Family’s torment after death of pensioner at care home

Family of dementia sufferer Allan Redshaw - stepson  Peter Forster, grand-daughter  Rachel and stepdaughter Jane Moorcroft.
Family of dementia sufferer Allan Redshaw - stepson Peter Forster, grand-daughter Rachel and stepdaughter Jane Moorcroft.
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An 84-year-old Spalding pensioner with dementia died after climbing through the window of a residential home where he had been admitted for respite care just 14 hours earlier.

Allan Redshaw was spotted by a neighbour lying collapsed in the driveway of the Bungalow care home in Park Road around 8am on Friday morning.

Mr Redshaw was taken to Pilgrim Hospital in Boston and a post mortem revealed that he had died from a heart attack.

Assistant manager at the home John Valmoria says staff have been devastated by the tragedy and are working with the Care Quality Commission, family and the police while the incident is being investigated.

But the family believes more could have been done to prevent Mr Redshaw, of Primrose Crescent, climbing through a window in the day room.

Stepson Peter Forster, step-daughter Jane Moorcroft and grand-daughter Rachel Forster spoke to the Spalding Guardian just hours after they were notified that Mr Redshaw had died.

Mr Forster said: “We had a family meeting on the Tuesday because Allan had been found wondering down the street not knowing where he was and we were worried about his safety.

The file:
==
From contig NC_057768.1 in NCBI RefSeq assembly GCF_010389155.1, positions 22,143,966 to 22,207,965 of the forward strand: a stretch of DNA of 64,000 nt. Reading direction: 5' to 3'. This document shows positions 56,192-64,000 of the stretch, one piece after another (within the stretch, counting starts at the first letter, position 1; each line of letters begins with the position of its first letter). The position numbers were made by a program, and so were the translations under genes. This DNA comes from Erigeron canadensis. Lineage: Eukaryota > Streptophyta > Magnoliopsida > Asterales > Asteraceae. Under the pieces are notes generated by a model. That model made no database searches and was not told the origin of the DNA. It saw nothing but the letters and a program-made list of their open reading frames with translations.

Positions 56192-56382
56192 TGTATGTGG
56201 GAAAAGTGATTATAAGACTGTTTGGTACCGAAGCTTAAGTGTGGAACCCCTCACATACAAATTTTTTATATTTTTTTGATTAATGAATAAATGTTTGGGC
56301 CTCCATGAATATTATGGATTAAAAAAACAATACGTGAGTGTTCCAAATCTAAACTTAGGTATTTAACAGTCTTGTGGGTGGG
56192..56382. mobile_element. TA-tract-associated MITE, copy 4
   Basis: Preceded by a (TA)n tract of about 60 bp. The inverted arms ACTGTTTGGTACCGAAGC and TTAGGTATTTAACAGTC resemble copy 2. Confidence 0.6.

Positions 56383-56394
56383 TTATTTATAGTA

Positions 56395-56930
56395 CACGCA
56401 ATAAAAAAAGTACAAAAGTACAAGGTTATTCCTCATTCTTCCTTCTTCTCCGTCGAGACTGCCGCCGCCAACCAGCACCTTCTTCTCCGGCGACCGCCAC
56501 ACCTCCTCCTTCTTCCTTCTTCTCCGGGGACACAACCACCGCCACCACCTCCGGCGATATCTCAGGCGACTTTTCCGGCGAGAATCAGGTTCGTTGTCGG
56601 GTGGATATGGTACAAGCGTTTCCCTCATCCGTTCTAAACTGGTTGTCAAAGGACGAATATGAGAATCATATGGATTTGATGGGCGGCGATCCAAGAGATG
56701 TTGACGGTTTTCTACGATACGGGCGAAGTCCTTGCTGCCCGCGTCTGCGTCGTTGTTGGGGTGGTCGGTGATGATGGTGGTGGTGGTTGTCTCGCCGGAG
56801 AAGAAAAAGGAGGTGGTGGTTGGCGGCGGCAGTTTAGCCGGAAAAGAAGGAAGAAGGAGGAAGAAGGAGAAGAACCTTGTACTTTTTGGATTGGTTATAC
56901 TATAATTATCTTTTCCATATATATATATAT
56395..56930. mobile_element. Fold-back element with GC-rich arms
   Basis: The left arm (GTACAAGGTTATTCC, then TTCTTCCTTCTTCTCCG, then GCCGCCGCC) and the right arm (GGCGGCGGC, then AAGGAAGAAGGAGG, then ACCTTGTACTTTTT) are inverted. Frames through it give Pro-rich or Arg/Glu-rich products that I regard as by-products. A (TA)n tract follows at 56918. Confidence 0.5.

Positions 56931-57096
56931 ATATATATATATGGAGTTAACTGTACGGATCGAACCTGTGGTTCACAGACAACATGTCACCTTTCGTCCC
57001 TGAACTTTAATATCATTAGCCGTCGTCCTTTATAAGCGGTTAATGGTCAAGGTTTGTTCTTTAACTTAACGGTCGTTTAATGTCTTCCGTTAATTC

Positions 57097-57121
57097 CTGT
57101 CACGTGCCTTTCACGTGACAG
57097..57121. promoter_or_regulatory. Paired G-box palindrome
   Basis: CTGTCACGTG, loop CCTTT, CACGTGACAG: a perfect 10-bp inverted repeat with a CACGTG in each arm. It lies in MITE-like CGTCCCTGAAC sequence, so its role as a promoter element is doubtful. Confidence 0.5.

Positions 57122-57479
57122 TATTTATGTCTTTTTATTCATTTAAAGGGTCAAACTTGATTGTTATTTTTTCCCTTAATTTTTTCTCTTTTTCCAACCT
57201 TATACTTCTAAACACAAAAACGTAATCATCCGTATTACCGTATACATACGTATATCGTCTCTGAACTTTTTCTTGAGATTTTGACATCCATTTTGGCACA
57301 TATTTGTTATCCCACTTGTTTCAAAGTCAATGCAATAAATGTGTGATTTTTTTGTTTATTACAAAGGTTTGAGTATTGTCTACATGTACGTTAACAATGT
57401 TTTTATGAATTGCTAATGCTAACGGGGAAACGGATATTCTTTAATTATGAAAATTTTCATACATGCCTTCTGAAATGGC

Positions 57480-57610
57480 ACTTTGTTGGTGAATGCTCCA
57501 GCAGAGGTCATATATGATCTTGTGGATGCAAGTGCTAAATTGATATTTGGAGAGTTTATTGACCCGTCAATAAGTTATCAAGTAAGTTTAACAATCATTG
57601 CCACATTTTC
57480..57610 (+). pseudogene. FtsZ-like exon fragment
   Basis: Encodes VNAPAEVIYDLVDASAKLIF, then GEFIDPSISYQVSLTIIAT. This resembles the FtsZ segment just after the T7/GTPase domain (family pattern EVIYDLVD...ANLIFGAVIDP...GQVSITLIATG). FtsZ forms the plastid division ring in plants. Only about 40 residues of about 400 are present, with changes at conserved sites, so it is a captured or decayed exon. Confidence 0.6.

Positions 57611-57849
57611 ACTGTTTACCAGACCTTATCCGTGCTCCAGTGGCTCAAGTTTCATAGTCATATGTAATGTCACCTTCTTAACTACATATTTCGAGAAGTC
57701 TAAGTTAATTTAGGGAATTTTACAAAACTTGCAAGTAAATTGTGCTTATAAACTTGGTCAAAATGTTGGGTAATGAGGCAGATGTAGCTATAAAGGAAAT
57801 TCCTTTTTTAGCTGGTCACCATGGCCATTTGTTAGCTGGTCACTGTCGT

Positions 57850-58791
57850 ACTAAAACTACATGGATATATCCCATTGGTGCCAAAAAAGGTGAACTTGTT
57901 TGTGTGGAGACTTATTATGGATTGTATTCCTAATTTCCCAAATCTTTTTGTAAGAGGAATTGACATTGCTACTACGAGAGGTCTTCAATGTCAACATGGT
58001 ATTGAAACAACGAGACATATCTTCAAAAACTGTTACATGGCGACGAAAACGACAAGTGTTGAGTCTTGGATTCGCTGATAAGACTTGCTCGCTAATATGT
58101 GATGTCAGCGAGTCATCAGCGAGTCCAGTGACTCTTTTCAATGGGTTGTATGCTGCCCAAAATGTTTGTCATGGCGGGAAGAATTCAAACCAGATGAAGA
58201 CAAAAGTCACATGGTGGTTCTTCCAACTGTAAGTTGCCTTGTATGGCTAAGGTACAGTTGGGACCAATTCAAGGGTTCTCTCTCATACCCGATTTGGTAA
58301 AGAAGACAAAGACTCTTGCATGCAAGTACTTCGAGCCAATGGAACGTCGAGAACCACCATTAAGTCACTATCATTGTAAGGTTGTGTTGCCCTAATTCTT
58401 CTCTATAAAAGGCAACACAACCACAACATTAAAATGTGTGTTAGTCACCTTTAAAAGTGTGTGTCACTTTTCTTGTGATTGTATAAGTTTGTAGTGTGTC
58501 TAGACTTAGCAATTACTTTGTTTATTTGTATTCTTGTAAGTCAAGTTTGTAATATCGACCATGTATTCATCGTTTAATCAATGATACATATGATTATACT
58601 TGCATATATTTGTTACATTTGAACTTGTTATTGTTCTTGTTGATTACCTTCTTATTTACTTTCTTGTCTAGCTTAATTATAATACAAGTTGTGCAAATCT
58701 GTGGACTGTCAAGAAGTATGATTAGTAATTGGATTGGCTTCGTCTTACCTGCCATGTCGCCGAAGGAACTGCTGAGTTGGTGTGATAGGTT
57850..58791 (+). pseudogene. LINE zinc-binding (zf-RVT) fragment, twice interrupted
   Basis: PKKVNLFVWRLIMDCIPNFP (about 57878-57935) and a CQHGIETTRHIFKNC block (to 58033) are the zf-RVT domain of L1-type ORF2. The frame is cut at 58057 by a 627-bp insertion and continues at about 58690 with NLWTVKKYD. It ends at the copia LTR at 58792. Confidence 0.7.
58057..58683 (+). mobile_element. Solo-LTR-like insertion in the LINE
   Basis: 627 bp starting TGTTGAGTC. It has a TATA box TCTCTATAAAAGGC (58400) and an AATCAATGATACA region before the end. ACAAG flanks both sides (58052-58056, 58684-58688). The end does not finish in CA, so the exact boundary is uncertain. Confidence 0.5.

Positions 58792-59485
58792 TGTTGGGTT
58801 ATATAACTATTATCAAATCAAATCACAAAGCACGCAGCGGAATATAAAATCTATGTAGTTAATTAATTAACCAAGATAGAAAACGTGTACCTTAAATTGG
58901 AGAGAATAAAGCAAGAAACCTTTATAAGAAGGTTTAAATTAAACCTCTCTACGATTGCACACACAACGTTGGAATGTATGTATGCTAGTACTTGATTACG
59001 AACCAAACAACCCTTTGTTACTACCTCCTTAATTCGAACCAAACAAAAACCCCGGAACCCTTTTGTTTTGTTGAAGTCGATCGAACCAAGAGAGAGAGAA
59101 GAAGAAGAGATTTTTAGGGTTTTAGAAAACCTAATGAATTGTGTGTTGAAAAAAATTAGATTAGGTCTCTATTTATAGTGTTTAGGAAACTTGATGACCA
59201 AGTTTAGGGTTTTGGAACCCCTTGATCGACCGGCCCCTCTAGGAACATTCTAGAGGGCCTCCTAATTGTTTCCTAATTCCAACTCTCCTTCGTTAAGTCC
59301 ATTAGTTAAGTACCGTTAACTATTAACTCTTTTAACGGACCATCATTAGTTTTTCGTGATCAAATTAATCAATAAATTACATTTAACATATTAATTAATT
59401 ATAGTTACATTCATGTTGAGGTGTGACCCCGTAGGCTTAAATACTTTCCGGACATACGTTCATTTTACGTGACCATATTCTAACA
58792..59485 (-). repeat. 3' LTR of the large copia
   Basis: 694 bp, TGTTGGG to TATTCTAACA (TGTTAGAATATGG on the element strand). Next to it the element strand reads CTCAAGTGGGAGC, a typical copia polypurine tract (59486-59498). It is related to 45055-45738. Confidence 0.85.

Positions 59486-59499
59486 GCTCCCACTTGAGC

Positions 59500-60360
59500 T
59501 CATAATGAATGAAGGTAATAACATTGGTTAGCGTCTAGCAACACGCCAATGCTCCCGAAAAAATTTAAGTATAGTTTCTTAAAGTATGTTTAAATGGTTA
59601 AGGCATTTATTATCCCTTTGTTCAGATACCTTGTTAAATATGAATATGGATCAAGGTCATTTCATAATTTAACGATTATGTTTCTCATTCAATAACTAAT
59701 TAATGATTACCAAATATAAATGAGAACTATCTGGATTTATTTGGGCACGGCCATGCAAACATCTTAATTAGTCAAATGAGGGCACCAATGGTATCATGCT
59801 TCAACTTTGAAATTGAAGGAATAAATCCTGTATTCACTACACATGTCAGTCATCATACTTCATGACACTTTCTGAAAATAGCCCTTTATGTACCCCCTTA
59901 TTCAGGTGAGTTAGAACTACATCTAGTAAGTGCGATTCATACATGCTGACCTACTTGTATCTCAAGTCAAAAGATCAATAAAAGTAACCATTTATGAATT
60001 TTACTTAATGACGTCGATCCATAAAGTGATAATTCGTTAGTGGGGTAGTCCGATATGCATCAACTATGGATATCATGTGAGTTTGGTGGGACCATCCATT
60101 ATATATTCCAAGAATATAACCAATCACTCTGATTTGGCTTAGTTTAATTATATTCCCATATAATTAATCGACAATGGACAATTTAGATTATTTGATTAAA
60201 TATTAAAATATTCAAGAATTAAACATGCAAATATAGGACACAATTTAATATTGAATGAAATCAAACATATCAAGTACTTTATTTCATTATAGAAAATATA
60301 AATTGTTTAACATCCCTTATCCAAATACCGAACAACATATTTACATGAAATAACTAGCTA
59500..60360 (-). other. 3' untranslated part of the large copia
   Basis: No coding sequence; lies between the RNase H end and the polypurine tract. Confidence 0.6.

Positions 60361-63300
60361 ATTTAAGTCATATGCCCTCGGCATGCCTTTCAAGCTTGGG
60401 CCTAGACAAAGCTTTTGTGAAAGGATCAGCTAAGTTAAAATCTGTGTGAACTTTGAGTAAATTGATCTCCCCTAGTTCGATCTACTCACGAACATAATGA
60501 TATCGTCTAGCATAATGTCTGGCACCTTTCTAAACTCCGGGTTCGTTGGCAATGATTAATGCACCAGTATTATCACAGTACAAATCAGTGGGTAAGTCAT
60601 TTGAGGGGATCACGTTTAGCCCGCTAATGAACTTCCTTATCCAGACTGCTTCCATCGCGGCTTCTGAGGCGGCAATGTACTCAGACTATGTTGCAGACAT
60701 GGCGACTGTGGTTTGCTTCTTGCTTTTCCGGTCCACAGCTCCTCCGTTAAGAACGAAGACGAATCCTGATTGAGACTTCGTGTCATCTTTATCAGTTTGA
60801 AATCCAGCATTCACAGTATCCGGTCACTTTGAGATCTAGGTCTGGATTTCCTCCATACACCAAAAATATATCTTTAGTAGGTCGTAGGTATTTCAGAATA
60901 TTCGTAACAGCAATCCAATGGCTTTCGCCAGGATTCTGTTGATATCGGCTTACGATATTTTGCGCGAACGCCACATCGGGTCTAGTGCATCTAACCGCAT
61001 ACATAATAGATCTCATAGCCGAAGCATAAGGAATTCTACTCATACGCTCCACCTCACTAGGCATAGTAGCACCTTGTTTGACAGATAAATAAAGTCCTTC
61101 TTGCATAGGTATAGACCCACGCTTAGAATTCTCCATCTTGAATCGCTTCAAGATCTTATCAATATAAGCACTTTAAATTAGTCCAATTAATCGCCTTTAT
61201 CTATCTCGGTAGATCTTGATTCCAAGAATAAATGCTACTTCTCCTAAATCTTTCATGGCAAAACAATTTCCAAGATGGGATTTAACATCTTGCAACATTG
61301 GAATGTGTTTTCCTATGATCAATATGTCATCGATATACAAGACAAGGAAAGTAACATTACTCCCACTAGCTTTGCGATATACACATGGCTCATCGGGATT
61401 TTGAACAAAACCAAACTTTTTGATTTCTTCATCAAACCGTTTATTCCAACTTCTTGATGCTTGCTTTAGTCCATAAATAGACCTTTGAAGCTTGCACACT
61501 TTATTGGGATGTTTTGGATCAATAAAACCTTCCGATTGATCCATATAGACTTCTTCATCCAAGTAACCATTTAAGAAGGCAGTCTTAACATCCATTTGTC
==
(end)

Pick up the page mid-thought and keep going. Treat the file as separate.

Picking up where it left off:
“We would have liked to have found him somewhere for Wednesday but after consulting the doctor and social services a place was found for him at the Bungalow on Thursday.

“It was heartbreaking because he didn’t want to go and then when we got there he was distressed and wouldn’t settle down. He wanted to go home.”

Mr Redshaw was described as a sprightly man but the family said his condition had worsened during the previous two weeks.

Their intention was for him to have respite care at the Bungalow while his condition was stabilised and arrangements made for more help at his own home.

Mrs Moorcroft said she sat with him until around 7pm to help get him settled for bed and Rachel stayed on until 8.45pm.

Rachel said: “He even offered me pocket money to take him home.

“I asked a carer to keep an eye on him because I was worried about him. I wish I’d taken him home now.”

Mrs Moorcroft said: “We just feel so let down by the home and the system as a whole. It was such a big thing to let him go into care – and then in just 14 hours we were told he had died. We may never get over this feeling of guilt.”

Mr Valmoria, who has been assistant manager since September, said he was not on duty that night but the two care assistants left in charge had reported Mr Redshaw had been restless.

He said: “One of them was called to another resident at about 7am and in a short period of time this tragic accident happened. We are all devastated by this and talking openly to the family, police and other agencies involved.

“We are not a secure residential home and have low-level windows. The care assistants had been with him all night – if another resident had not called for assistance it could have been another story.”